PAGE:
Kathryn Hughes specialises in oblique avenues of approach to Victorian England. In Victorians Undone she sets out to anatomise it – to know it, as her title bluntly proclaims, in the flesh, examining its body parts, organs and (pardon the word) holes. As Hughes ‘undoes’ it, Victoria’s kingdom is a place of ‘sneezes, bums, elbows, smells, snores, farts and breathy whistles’. Such is the slangy tone of the book, which finishes with the rousing phrase ‘Fuck all’.
Hughes’s first section (of five), ‘Lady Flora’s Belly’, chronicles the sad case of Lady Flora Hastings, a victim crushed in the power struggle between the newly enthroned queen and her ‘guardians’, Sir John Conroy and ‘Mama’, the Duchess of Kent (menopausal, Hughes reminds us). Forget ITV’s Victoria (no farts and wheezes in that glossy sweetmeat): Hughes’s queen has a boiled-egg face, oyster eyes and pouchy jowls. Her eating disorders led her to have alternatively a twenty-two-inch waist or the girth of Bessie Bunter. She passed her menarche at the age of twelve and a half and suffered terribly (as did the court around her) from her menses.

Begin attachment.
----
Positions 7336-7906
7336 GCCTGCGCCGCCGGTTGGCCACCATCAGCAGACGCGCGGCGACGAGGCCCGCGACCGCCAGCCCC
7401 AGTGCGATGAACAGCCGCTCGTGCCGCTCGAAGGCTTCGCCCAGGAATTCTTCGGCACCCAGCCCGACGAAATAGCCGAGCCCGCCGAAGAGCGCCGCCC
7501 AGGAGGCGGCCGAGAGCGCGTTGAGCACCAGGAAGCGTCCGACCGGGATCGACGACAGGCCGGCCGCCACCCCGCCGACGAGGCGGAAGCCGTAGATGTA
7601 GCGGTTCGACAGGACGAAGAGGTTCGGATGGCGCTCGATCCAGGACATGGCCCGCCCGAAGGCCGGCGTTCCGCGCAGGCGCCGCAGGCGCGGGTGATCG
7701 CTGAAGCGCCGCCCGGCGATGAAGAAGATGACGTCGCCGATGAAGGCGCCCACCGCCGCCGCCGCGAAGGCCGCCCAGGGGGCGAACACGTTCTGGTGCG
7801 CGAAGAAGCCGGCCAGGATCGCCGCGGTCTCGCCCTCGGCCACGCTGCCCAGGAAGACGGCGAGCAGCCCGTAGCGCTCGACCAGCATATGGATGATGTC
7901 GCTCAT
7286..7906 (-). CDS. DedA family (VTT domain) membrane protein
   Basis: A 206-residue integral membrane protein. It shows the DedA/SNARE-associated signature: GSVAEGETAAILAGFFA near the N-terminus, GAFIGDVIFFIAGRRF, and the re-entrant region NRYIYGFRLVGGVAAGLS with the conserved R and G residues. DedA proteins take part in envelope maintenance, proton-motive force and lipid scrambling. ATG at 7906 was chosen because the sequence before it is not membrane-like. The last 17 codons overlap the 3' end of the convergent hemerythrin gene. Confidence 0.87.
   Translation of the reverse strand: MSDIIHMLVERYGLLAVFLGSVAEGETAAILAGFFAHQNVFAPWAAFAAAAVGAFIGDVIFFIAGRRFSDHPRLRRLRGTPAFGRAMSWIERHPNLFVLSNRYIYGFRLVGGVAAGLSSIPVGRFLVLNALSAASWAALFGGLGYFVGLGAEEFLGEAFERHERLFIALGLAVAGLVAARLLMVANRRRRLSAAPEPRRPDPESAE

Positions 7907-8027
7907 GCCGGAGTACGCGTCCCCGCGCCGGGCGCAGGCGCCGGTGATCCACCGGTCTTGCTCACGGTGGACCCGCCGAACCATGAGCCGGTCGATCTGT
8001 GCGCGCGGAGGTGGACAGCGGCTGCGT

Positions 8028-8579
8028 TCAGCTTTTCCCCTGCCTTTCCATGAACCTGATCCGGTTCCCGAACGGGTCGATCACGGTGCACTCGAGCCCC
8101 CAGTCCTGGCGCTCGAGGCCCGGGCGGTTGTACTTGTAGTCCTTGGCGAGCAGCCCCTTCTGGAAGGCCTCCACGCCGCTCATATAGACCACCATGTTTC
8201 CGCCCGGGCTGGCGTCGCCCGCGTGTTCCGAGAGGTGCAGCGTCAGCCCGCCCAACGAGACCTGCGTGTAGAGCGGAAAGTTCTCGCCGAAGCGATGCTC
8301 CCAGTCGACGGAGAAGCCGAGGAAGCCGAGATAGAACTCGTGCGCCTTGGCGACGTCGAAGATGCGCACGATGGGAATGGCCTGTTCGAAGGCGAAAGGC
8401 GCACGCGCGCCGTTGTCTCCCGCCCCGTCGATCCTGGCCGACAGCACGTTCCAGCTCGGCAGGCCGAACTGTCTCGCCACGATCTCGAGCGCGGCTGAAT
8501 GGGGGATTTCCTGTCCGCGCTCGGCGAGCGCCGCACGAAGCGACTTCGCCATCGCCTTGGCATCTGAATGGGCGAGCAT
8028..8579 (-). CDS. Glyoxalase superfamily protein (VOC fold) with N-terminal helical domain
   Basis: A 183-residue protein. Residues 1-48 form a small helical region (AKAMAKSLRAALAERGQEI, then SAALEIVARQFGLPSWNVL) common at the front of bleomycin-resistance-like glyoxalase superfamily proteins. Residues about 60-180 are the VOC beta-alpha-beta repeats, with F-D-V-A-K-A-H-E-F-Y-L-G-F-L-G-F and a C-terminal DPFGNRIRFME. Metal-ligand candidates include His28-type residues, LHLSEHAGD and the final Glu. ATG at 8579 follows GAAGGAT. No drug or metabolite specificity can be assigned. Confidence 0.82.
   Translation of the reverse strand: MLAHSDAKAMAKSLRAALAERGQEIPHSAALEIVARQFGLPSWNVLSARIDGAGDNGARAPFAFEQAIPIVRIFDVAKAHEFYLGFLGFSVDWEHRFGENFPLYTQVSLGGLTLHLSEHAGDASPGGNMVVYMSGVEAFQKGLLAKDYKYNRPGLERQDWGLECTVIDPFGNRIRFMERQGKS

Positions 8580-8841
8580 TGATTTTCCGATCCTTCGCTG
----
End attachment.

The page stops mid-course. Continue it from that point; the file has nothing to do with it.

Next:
The luckless Hastings was installed as a spy in a court that was a ‘toxic churn’. A slander was put out by Victoria’s party that the luckless lady of the bedchamber had got herself impregnated by Conroy on an unchaperoned coach trip. Her emaciated